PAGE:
Worries about logistics and performance were not the only factors that had dampened enthusiasm. An absence of imagination played a part. The federal and Confederate officers had been unable to conceive of an essential tactical role for these new weapons. Officers were simply not sure what to do with them. They regarded them as offshoots of artillery, not as infantry arms. Rapid-fire arms stood garrison duty. They watched over bridges. Butler dragged them along as his unit walked across the South. They were not pushed to the center of battlefield duty, and, as near as the surviving records and accounts of the fighting tell, were never used in the offense. No one quite knew how, and no one was advocating for them from within.

Gatling sensed what he was up against. His claim to Lincoln—that the gun he offered was of no ordinary character—was certainly true. Unlike the guns his competitors sold, his weapon was showing signs in field trials that it did not overheat and was a step closer to making the elusive goal of rapid fire real. He wanted Lincoln to know that what he offered was not another curio, and far surpassed the lackluster machine that had intrigued the president almost three years before. He included a postscript in his letter: “I have seen an inferior arm known as the ‘Coffee Mill Gun’ which I am informed has not given satisfaction in practical tests on the battlefield. I assure you my invention is no ‘Coffee Mill Gun’—but is entirely a different arm and is entirely free from the accidents and objections raised against that arm.”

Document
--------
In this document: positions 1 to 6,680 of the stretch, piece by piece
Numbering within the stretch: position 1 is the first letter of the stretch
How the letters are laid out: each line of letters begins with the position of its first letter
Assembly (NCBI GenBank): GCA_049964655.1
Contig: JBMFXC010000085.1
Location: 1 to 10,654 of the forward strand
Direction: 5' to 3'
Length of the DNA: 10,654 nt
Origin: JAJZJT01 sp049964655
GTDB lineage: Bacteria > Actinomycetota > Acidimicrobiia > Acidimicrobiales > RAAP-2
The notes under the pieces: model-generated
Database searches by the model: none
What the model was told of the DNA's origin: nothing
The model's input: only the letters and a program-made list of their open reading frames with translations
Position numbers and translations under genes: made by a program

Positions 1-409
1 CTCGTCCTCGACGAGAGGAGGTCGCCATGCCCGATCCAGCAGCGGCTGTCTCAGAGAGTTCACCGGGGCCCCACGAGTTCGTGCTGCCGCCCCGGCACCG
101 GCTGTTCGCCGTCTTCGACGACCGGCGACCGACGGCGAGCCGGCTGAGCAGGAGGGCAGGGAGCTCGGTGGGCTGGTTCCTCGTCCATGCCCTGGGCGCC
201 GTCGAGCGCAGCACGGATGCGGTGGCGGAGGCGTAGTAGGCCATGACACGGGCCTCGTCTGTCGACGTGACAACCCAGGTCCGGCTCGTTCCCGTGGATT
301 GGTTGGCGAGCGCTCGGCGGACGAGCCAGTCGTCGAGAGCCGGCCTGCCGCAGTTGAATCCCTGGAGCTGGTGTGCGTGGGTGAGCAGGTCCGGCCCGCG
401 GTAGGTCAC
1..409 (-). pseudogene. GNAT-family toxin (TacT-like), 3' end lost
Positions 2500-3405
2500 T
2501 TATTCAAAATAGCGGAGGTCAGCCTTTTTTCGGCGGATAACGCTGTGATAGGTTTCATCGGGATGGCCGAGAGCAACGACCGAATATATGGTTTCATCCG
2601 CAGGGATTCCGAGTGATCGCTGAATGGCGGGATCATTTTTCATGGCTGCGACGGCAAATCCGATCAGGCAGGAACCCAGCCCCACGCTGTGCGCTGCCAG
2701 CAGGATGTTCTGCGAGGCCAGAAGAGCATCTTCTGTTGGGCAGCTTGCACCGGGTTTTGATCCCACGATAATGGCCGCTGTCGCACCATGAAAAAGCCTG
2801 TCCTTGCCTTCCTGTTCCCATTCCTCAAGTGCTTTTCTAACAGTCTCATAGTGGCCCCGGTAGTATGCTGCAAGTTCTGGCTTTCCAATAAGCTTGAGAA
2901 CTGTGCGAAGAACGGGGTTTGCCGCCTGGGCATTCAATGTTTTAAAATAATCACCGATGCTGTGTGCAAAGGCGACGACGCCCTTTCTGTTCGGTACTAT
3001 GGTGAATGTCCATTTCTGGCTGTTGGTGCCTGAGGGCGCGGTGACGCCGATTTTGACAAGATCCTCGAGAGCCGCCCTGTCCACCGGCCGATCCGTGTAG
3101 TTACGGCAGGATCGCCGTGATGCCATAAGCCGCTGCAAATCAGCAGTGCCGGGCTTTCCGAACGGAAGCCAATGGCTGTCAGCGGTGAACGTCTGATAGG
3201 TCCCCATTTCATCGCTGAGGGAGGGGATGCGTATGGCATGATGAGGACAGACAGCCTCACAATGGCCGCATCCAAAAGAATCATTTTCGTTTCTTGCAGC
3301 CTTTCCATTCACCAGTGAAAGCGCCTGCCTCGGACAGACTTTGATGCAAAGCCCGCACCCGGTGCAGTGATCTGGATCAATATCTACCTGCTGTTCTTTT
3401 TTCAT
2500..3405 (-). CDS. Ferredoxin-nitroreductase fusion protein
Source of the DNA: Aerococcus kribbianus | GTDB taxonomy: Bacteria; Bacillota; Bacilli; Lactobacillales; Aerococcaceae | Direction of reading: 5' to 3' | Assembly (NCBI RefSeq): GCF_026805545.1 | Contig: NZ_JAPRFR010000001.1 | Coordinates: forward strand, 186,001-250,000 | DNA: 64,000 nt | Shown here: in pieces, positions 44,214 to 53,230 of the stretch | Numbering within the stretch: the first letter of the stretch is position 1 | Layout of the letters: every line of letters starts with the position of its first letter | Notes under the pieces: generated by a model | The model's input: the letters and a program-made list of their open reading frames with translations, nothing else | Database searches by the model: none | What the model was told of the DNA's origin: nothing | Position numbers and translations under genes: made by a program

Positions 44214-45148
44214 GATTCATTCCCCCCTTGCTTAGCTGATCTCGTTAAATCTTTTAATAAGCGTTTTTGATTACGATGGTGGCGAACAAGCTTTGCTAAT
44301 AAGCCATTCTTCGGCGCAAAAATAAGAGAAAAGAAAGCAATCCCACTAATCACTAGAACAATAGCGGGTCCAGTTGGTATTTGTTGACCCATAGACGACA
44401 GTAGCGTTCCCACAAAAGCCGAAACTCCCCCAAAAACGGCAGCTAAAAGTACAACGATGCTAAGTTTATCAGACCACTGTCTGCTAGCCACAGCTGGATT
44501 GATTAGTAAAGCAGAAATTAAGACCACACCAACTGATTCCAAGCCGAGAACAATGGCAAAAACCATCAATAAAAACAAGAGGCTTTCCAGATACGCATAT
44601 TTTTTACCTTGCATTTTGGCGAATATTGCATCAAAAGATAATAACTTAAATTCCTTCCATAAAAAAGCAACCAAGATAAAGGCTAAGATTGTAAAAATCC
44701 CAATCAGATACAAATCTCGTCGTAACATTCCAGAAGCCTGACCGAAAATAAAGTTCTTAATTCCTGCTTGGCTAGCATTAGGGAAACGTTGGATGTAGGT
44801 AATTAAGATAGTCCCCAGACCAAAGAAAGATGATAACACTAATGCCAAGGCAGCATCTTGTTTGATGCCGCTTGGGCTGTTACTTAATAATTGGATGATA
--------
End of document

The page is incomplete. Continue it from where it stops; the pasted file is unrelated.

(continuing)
Performance did not matter. The Confederacy by 1864 had both bloodied the Union’s formations and become so weakened by the materially superior federal troops that the promise of a swift victory brought on by a new and terribly efficient weapon was neither as inviting, nor as believable, as it might have been before. Gatling waited for an answer from a president whose attention had drifted. Lincoln did not intervene on Gatling’s behalf. There is no record that he troubled to reply.

The time was not spent idly. Work on the Gatling gun line continued. Gatling had initially had his weapons manufactured in Cincinnati. In 1864, upon making another model with many refinements, he commissioned the Cooper Fire Arms Manufacturing Company, of Pennsylvania, to build an improved prototype. The new model was much more reliable and efficient. Gatling’s sales agent, General John Love, a well-connected retired army veteran and graduate of West Point, offered the weapon for trials to the Army Ordnance Department in January 1865. General Ripley, who had thwarted Gatling from the beginning, had retired. His eventual replacement, Brigadier General Alexander B. Dyer, was twenty years younger than his former boss and more amenable to examining new submissions. The latest Gatling’s performance was of a much higher order, and new developments in ammunition meant the weapon now fired metal cartridges, rather than the paper cartridges used in the earlier guns. Trials were ordered. The army’s ordnance corps began to see its potential. “Dr. Gatling’s gun seems to possess all the good qualities claimed for it,” a test supervisor wrote. “It is therefore merely a question of whether such a piece would be of use in actual service.”42

The Gatling gun had largely missed the war that spurred its creation, but it had found official support at last. Machine guns were no longer the fancies of men like Puckle. They were nearing commercial success, and were soon to be put to use.